that builds upon HOMER output and other input data.

  • 7

    FINANCIAL ASSUMPTIONS Private sector case / Project finance terms

    Component Assumption

    Transaction cost (legal

    documentation, due diligence, set-

    up of SPVs etc.)

    2% of total initial CAPEX

    Contingencies (buffer for changes

    in equipment costs) 5% of total initial CAPEX

    Interest 8% on debt, 2% on cash (nominal cost)

    Equity IRR 15% (nominal cost)

    Debt/equity split Debt capacity to meet DSCR of 1.2, based on net operating cash

    flow, capped at max. debt portion of 70%

    Debt tenor 12 years + 1 year grace period

    DSRA 6 months debt service

    Inflation, cost escalation

    2% assumed inflation on revenues and cost components

    (including cost of carbon), similar to inflation in the US since the

    whole model is based on USD

    Project lifetime 20 years

    Currency All values are based in USD, to avoid unnecessary currency

    mismatches and make different sites comparable

  • 8

    OIL PRICE ASSUMPTIONS Example of Nusa Penida, Indonesia

  • HYBRIDISATION:

    POTENTIAL AND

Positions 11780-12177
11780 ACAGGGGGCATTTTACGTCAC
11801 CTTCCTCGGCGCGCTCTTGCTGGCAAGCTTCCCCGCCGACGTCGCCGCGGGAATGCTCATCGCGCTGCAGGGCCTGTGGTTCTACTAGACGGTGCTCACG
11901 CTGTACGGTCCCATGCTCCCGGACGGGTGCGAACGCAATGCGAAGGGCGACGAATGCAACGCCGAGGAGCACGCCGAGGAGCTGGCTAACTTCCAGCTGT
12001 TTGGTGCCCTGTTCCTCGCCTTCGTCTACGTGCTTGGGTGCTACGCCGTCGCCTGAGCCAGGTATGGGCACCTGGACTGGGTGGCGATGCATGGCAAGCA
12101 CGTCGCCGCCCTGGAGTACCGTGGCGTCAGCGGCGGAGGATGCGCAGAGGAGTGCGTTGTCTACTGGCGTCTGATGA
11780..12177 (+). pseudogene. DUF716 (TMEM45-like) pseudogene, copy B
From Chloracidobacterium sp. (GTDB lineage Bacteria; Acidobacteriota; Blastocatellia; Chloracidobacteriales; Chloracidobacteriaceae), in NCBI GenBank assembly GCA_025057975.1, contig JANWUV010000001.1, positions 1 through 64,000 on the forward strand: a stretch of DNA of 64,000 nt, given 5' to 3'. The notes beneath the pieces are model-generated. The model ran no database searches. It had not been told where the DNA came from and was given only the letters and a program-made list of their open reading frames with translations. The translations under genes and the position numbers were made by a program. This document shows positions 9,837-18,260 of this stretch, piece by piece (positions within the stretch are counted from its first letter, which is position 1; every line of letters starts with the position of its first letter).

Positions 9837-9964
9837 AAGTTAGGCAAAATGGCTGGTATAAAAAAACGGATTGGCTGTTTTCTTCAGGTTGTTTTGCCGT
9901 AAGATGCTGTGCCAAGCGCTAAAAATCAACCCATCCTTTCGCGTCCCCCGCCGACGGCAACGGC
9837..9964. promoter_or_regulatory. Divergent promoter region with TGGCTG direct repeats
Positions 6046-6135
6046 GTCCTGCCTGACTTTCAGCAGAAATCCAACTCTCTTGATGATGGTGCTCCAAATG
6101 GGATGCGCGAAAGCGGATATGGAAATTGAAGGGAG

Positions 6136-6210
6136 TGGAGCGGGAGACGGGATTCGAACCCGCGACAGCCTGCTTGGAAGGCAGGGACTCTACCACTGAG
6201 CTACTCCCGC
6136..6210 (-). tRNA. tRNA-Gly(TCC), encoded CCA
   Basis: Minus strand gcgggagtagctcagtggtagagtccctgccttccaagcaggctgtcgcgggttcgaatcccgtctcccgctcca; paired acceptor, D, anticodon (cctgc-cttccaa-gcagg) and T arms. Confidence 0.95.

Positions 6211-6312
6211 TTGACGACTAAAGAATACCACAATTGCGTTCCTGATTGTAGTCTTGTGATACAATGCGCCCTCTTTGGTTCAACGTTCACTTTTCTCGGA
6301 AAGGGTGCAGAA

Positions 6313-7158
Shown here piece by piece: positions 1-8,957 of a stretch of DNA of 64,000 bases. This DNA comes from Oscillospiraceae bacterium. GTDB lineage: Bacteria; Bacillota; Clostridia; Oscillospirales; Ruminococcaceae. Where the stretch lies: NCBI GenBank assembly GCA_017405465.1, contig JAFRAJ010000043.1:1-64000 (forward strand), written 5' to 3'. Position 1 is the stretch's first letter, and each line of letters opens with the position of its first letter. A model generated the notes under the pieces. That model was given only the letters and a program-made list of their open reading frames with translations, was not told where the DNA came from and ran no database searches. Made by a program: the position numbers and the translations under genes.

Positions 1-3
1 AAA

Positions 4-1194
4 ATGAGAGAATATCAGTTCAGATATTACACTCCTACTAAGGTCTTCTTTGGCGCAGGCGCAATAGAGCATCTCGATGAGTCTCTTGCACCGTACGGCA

BENEFITS

  • 10

    DAILY AVERAGE LOAD vs. POSSIBLE PV

    OUTPUT Example of Nusa Penida, Indonesia

    PV output from 3 MW

    installed capacity

  • 11

    DIESEL/PV SPLIT (CAPACITY AND OUTPUT) Example of Nusa Penida, Indonesia

  • 12

    ENERGY DEMAND, PV SHARE & POSSIBLE

    SAVINGS Comparison of sites

    * Depending on oil price projection

  • ECONOMIC

    VIABILITY

    ASSESSMENT

    PRIVATE vs. PUBLIC

    SECTOR FINANCE

  • 14

    LCOE COMPOSITION Example of Nusa Penida, Indonesia

  • 15

    LCOE BREAKDOWN PRIVATE SECTOR

    FINANCE Comparison of sites

  • 16

    BREAK EVEN WACC PRIVATE SECTOR CASE Comparison of Nusa Penida, Indonesia and Hola, Kenya

    Nusa Penida, Indonesia Hola, Kenya

    WACC: 12.74%

    LCOE: 0.404

    WACC: 8.03%

    LCOE: 0.503

  • 17

    LCOE PRIVATE vs. PUBLIC SECTOR

    FINANCE Example of Nusa Penida, Indonesia

    Private Sector Case Public Sector Case

  • 18

    RELATION OF COST ADVANTAGE AND PV size, solar radiation, local diesel price premium

    PV size Solar radiation Local diesel price

    premium

    The two sites where hybridisation could result in a cost increase (Hola and Basse Santa Su) have by far the smallest

    generation capacity; even relatively high local diesel prices and solar radiation cannot compensate the missing scale;

    The cost advantage at the largest site (Las Terrenas) is limited by relatively low diesel prices and solar radiation;

    The most viable case for hybridisation is Nusa Penida, a mid-sized plant with the highest local diesel price premium

    and relatively high solar radiation.

  • CONCLUSIONS

  • 20

    CONCLUSIONS Financing

    Hybridisation can reduce avg. generation costs and exposure to diesel price volatility;

    Financing costs are a major cost driver and, amongst other things, depend on

    ownership structure (project finance vs. balance sheet; commercial vs. concessional

    terms):